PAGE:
Apple, a company that has introduced a lengthy series of must-have technological gadgets, will try and expand its repertoire even further by producing a "smart bike".
The company has applied for a patent for their idea of a smart bicycle that lets its rider monitor the full range of appropriate statistics for their cycling journey: speed, distance travelled, heart rate, acceleration, wind speed and a whole host of informative extras to let users get analytical about their cycling. In this regard, the smart bike concept is not unlike Apple's Nike and iPod collaboration that links a pair of Nike trainers to an iPod Touch or Nano via an app to monitor a similar set of vital statistics for runners.
Another similarity between the products is that the smart bike would require an iPod Touch or iPhone to operate its impressive array of sensors that analyse the cyclist's progress. To serious cyclists, the prospect of a computerised bike is not so novel, since attachable kits are already available. However, the novelty factor is the ability that users would have to share the data recorded by their smart bike with other smart bike users.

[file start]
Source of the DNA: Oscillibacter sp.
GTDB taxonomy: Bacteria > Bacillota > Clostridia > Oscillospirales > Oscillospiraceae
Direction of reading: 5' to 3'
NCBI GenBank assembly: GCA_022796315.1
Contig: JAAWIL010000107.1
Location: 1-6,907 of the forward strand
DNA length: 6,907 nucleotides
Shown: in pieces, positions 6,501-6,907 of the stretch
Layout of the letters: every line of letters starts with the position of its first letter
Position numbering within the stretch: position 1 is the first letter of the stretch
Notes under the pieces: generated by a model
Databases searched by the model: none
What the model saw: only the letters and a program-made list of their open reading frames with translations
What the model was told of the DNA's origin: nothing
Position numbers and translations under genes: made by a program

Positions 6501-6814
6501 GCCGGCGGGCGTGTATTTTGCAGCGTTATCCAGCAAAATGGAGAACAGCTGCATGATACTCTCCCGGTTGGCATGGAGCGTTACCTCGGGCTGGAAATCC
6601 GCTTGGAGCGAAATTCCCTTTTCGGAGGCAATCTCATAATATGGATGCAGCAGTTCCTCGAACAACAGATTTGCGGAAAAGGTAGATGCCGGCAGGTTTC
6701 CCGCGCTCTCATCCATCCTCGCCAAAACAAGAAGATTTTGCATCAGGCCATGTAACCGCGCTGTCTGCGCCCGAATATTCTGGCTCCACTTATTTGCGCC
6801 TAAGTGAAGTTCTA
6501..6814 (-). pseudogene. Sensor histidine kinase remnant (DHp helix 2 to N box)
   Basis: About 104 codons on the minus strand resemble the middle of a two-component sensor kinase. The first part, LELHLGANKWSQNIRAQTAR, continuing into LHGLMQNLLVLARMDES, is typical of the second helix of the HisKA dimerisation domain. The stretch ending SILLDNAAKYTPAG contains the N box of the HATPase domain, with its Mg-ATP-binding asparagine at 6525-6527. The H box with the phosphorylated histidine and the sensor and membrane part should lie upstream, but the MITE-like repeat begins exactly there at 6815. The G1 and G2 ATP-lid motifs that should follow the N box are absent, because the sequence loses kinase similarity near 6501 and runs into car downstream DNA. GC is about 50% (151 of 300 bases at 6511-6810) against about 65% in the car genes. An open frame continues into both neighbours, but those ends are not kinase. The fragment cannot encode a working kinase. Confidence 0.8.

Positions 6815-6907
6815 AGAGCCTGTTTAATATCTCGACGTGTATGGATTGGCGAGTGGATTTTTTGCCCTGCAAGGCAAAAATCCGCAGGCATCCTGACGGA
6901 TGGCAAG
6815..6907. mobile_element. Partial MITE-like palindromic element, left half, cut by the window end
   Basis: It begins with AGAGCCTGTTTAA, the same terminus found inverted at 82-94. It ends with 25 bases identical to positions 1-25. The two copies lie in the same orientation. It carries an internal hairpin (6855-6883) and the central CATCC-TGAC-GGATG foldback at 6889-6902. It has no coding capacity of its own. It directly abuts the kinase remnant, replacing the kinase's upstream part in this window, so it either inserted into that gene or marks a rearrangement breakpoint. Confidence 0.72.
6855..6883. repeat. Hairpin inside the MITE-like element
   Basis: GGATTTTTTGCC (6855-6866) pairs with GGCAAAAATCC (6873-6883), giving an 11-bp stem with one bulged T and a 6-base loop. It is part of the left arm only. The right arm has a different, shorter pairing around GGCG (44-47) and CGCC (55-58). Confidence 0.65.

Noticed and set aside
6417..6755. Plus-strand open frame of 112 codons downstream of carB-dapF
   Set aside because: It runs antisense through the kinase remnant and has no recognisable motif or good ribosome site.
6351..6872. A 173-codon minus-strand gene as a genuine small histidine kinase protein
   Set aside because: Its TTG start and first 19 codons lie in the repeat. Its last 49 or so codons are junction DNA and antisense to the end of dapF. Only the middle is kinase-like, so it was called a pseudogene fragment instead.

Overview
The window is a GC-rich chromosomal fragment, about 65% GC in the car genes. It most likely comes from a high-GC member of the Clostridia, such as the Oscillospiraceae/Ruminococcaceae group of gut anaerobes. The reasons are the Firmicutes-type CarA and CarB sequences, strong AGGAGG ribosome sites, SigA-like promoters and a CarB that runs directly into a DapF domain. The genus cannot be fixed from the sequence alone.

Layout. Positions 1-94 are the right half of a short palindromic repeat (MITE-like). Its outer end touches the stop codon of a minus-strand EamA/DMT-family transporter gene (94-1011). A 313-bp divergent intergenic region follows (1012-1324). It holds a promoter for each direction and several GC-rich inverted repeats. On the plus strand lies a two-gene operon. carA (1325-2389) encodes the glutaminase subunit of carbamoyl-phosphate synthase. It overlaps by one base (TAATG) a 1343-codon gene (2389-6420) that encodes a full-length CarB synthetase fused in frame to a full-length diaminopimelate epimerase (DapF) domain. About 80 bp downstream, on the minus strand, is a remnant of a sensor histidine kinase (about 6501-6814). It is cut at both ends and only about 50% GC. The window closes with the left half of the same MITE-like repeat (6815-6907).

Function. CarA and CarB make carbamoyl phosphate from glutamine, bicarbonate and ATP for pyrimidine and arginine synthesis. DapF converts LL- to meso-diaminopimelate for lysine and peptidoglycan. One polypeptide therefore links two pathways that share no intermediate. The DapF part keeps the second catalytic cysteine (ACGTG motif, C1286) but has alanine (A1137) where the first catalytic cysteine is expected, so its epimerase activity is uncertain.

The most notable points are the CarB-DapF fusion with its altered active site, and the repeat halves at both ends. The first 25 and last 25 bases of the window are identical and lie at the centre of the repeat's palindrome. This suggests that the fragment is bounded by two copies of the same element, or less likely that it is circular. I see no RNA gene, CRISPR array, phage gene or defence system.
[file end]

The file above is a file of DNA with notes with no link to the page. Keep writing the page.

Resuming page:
At present we don't have all the details of how the sensors would be installed or whether the iPod Touch or iPhone display would be coupled with an armband or simply mounted on the handlebars.
The more intriguing question than how the basic concept would be fleshed out is how does a smart bike fit Apple's broader business strategy? Is it an extension of their mobile marketing goals to highlight the iPhone's broad range of uses, or an indication of a more fundamental change of Apple's direction?
Apple has already shown that it is not afraid to try to be diverse and tap into other markets, but cycling products are remarkably niche compared to Apple's usual fare. However, the inevitable hype that is generated by the anticipated release of a new Apple product through online advertising and social media should set the wheels in motion for a successful reception.